In America, poets are held in such low esteem that even the most Honored Representative from Nigeria won't bother scamming us. Society says to us what Dermot Mulroney says to Julia Roberts in "My Best Friend's Wedding," that we are "The pus that infects the mucus that cruds up the fungus that feeds on the pond scum."
Even being cheated by Mr. Honorable Minister, however, is preferable to the poetry scams that have proliferated. Wind Publications' Literary Scam guide has this to say:
Hidden among the many sponsors of legitimate literary contests advertised on the internet lurk those who care little about literature, its audience, or authors. These organizations and individuals exist solely for profit through their so-called writing or poetry contests. Often you'll find these "free" poetry contests lavishly advertised in your local newspaper.
There is a cottage industry of writing scams perpetuated by pus poetry pimps, the chief among them International Library of Poetry, aka Noble House Press, aka Poetry.com. They advertise in USA Weekend and the Penny Saver--well, not the Penny Saver, but they might as well, because that sums up their opinion of poets. If you've seen the ads or received a letter that says, "Congratulations, your poem has been selected for our next anthology," congratulations, you're being scammed.
Like so-called modeling agencies or "talent agents" who prey on the dreams of nubile girls wanting to be the next Lindsay Lohan, poetry pyramid schemes exploit the number one hope of writers: publication, and more importantly, recognition. Many excellent Web sites such as Preditors and Editors and PoetryNotCom detail the outrageous mechanics of poetry "anthology" scams, and the infamous Wergle Flomp Poetry Contest by WinningWriters.com cheerfully skewers vanity poetry contests and the submicroorganisms who perpetuate them.
How do you spot a poetry scam? Look for...
1. Insane pie in the sky prize amounts.
I ran the DeAnn Lubell Professional Writers' Competition. Most poetry contests with reading fees pay, at most, $1,000, and that's for a book-length manuscript of poetry. For a single poem, the first prize pot is usually a whopping $100, $150 tops. A $20 million prize, as dangled by Noble House, is a big crimson flag. Oh, and no one ever offers poets a chance to win a world cruise. It's usually assumed that we sail around the world on a Mark Twain raft, a sampan, or a Hemingway skiff.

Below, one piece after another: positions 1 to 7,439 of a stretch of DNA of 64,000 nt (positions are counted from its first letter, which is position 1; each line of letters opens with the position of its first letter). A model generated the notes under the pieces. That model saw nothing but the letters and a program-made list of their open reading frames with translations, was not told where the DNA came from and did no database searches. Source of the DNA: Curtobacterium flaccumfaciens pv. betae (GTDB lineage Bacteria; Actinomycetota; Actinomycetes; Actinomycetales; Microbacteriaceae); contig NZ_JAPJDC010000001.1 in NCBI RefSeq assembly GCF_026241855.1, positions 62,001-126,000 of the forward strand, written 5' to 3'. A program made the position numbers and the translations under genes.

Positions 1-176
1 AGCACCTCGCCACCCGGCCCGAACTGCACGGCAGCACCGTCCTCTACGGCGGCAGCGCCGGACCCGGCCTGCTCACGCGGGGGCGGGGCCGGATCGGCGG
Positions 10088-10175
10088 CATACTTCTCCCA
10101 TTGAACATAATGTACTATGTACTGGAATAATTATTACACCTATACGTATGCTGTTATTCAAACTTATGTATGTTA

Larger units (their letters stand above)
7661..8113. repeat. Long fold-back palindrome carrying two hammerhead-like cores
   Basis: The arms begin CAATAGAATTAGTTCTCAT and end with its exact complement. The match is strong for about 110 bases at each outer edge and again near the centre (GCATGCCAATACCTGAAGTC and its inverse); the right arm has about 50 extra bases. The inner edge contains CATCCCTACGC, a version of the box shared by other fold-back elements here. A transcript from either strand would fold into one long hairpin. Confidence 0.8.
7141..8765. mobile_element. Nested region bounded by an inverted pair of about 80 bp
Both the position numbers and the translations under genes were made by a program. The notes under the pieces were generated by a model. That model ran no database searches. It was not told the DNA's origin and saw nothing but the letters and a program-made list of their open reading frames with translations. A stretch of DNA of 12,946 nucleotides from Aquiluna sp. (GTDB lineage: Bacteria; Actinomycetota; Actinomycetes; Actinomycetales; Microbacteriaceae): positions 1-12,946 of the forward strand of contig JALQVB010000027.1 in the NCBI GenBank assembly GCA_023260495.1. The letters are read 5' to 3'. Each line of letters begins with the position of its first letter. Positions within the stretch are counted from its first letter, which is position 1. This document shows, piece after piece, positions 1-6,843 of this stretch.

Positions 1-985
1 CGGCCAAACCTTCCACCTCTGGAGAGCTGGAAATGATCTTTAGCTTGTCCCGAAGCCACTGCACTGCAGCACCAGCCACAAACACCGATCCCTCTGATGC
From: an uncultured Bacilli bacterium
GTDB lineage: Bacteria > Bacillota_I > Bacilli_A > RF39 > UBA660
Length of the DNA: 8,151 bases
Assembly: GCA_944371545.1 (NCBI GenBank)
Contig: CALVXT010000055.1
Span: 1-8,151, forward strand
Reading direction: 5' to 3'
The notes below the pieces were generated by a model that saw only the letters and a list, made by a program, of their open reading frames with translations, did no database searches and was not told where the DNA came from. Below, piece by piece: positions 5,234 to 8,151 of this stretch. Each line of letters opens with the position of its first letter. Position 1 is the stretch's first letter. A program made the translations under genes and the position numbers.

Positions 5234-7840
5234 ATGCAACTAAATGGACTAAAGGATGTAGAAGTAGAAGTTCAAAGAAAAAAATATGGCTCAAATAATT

2. No contest fees.
Wergle Flomp is the only "F*r*e*e" poetry contest. Now, people on the Internet and toiling poets naturally leap at the word "F*r*e*e". But, like victims of those modeling scams, you'll end up paying for your moment of bargain hunting. Modeling scams want you to work with a particular photographer (usually fake European). Likewise, poetry scams won't let you even see your poem in print unless you pay for the anthology. When you do pay for the anthology, you may wonder if you just bought a copy of the Penny Saver, because your poem looks like it was crammed onto the page to make room for the "Spot the Difference" puzzle and the adult talk lines. Then there are those awards banquets...
3. Phony awards banquets.
Ten years ago, no joke, I received a mailing from Famous Poets Society that lured me to fork over the cash to attend an awards banquet and convention. If I paid my money, I could join the elite company of poets such as...Ted Lange of "Love Boat" fame. Who knew Isaac the bartender was a closet Langston Hughes? Plus, I could win $6,000 in door prizes. Now, if you've ever attended a poetry reading, especially in coffeehouses, you know that poets wear their vow of poverty as proudly as a Che Guevara T-shirt. Just the thought of winning $25 in a poetry slam made my fellow poets and me weep more cathartically than the contestants on "Deal or No Deal." And Ted Lange usually doesn't attend.
4. Questionable reputation or none at all.